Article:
Democrat July-Agust 2013 (Number 136)
Deutsche Bahn impedes commemoration train - of tranposrting Jews to Nazi camps
Horst Teubert - German Foreign Policy Group
While people in Britain are commemorating the rescue of around 10,000 mostly Jewish
children from Nazi Germany by the so called Kindertransport, another sort of transport - a
barbarian one - is still provoking disputes in Germany: the deportation of millions of people
to Nazi death camps. The deportations were mainly carried out by the biggest transport
company in Nazi Germany, Deutsche Reichsbahn, the predecessor of Deutsche Bahn.
"Deutsche Reichsbahn deported three million people directly to death camps like Auschwitz where they were murdered. It deported at least eleven million people to other Nazi camps and places where they had to do forced labour", says Hans-Rüdiger Minow, chairman of a German citizens' initiative which runs the "Train of Commemoration".
"Train of Commemoration" is a kind of rolling exhibition. It is a real train, comprising a steam locomotive and several railroad cars showing an exhibition about the fate of children and youth from all over Europe who were deported by the Nazis. The young people were brutally cooped up in totally overcrowded cattle waggons without food and drink, then the trains departed on a often several days long journey to the Nazi camps. The deportation trains crossed regular railway stations or took a halt there, so it was nearly impossible to ignore them. A few children even succeeded in throwing farewell letters from the trains or in desperately calling for help, but this didn't seem to move the non Jewish German population.
The "Train of Commemoration" first started in 2007 to commemorate the fate of the more than a million deported young people. Until today, it has stopped at about 150 railway stations; nearly half a million visitors have paid tribute to the victims. In 2010, the EU commission granted the citizens' initiative which runs the train an award to for its "active civic engagement". The citizens' initiative has asked Deutsche Bahn for support since the beginning of its activities - but in vain. Whereas the French state-owned SNCF and the Polish PKP railroad companies have supported the "Train of Commemoration", Deutsche Bahn imposes a fee of about 5 euros (£4.2) per kilometre and another one of about 500 euros (£420) for daylong stopovers at the railway stations where the train opens for visitors. Until today, this amounts to approximately 250,000 euros (£212,000).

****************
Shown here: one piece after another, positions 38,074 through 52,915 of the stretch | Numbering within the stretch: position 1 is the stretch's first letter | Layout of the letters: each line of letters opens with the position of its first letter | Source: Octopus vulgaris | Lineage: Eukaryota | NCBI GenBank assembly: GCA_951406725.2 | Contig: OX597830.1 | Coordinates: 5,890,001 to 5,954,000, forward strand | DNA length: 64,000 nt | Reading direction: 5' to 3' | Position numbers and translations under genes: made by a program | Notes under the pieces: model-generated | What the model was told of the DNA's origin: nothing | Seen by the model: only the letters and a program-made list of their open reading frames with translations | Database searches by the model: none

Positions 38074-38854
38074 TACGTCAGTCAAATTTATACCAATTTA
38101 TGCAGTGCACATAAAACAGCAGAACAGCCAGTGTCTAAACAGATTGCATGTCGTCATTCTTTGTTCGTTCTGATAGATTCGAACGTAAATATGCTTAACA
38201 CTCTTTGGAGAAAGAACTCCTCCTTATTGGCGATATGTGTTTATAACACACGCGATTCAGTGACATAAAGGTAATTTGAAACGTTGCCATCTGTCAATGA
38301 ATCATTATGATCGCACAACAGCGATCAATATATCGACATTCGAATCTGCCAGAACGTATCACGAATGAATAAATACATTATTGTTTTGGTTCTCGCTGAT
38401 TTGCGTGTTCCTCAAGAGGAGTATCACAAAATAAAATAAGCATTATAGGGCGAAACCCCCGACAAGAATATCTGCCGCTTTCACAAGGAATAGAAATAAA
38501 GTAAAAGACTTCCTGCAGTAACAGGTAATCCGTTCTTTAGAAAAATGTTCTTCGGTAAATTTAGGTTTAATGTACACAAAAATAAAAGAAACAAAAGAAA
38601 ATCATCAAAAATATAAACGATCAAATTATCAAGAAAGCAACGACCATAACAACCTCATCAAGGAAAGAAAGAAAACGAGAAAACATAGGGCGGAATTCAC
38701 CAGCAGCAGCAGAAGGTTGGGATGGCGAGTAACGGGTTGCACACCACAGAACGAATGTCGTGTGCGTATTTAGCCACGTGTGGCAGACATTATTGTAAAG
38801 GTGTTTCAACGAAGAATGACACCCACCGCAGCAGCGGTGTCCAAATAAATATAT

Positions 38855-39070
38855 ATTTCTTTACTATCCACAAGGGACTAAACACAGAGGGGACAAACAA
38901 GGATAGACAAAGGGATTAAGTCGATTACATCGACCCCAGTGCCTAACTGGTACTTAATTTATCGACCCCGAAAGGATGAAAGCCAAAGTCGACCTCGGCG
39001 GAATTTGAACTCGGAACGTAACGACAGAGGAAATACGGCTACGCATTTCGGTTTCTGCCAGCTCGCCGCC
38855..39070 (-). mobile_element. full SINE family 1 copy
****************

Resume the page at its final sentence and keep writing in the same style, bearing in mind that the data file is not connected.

Behind this dispute about the "Train of Commemoration" with its exhibition, there is another point at issue - an even more serious one. To date, Deutsche Bahn has not paid any real damages to the victims. Neither have they been refunded the travel fare Deutsche Reichsbahn charged them for the deportation. Indeed, every deported person had to pay for his or her "trip" as they would have done on a normal journey; the fares were four German Reichspfennig per kilometre for an adult and two for children. The "Train of Commemoration" citizens' initiative has published an expert report which concludes that Deutsche Reichsbahn earned at least 445 million euros in today's currency (£377 million) from the deportation business, less interest. With interest, this could amount to more than two billion euros (£1.7 billion). This is only what can be calculated from the remaining deportation lists which are definitely incomplete.
"Deutsche Bahn has at least to pay this money back", says Hans-Rüdiger Minow, chairman of the citizens' initiative. "These were crimes against humanity which do not fall under the statute of limitation." After strong protests in 2010, Deutsche Bahn announced that it would pay five million euros (£4.2 million) to the Stiftung "Erinnerung, Verantwortung und Zukunft" (Foundation "Remembrance, Responsibility and Future") which supports historical memory and Nazi victims. The Foundation was to use this money for humanitarian purposes in Eastern Europe - at exactly a time when Deutsche Bahn was planning its expansion to Poland. A TV commentator called this a cheap PR measure and reported on bitter complaints by formerly deported people in Eastern Europe that the German company still denied them any real compensation. This hasn't changed until today.